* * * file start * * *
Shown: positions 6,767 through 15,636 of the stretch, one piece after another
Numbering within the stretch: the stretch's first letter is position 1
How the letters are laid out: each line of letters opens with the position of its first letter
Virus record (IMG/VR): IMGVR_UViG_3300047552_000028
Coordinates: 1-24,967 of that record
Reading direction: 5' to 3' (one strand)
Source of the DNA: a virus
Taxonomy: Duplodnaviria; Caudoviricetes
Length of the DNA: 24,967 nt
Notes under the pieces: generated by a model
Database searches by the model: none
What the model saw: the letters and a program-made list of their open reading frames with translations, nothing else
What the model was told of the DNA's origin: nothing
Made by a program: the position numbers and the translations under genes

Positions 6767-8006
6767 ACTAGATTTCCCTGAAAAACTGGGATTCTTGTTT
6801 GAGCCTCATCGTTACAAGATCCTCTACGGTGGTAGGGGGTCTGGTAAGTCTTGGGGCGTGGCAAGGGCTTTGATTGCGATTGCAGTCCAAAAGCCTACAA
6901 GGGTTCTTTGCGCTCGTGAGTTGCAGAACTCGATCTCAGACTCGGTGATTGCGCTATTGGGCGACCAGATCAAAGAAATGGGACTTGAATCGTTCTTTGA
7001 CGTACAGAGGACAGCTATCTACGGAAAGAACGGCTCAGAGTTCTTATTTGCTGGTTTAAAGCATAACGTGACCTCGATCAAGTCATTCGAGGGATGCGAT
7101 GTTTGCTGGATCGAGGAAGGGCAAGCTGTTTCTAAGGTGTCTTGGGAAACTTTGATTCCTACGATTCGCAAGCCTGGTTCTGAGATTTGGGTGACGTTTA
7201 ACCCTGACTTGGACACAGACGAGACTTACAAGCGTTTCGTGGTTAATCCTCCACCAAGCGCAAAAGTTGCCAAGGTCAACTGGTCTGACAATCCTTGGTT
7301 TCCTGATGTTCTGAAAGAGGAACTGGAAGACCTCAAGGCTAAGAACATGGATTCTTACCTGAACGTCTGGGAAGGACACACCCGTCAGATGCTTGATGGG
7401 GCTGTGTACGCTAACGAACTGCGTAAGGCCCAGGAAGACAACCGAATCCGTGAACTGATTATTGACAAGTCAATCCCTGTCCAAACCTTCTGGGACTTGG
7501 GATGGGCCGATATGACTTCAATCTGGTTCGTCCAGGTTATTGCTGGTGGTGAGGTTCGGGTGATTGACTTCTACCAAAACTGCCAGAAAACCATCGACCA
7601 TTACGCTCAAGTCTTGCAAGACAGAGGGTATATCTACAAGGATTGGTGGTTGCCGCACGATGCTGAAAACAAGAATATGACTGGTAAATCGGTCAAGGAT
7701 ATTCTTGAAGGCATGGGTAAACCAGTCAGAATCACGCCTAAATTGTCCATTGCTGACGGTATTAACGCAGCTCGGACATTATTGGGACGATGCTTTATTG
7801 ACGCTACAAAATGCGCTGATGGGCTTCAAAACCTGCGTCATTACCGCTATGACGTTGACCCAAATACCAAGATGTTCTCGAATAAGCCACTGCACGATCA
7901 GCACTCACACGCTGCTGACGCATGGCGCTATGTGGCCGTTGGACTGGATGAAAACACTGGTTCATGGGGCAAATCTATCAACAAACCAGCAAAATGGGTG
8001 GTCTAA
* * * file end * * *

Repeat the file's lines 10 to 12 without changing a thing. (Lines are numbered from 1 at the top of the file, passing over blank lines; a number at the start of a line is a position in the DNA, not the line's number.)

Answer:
Notes under the pieces: generated by a model
Database searches by the model: none
What the model saw: the letters and a program-made list of their open reading frames with translations, nothing else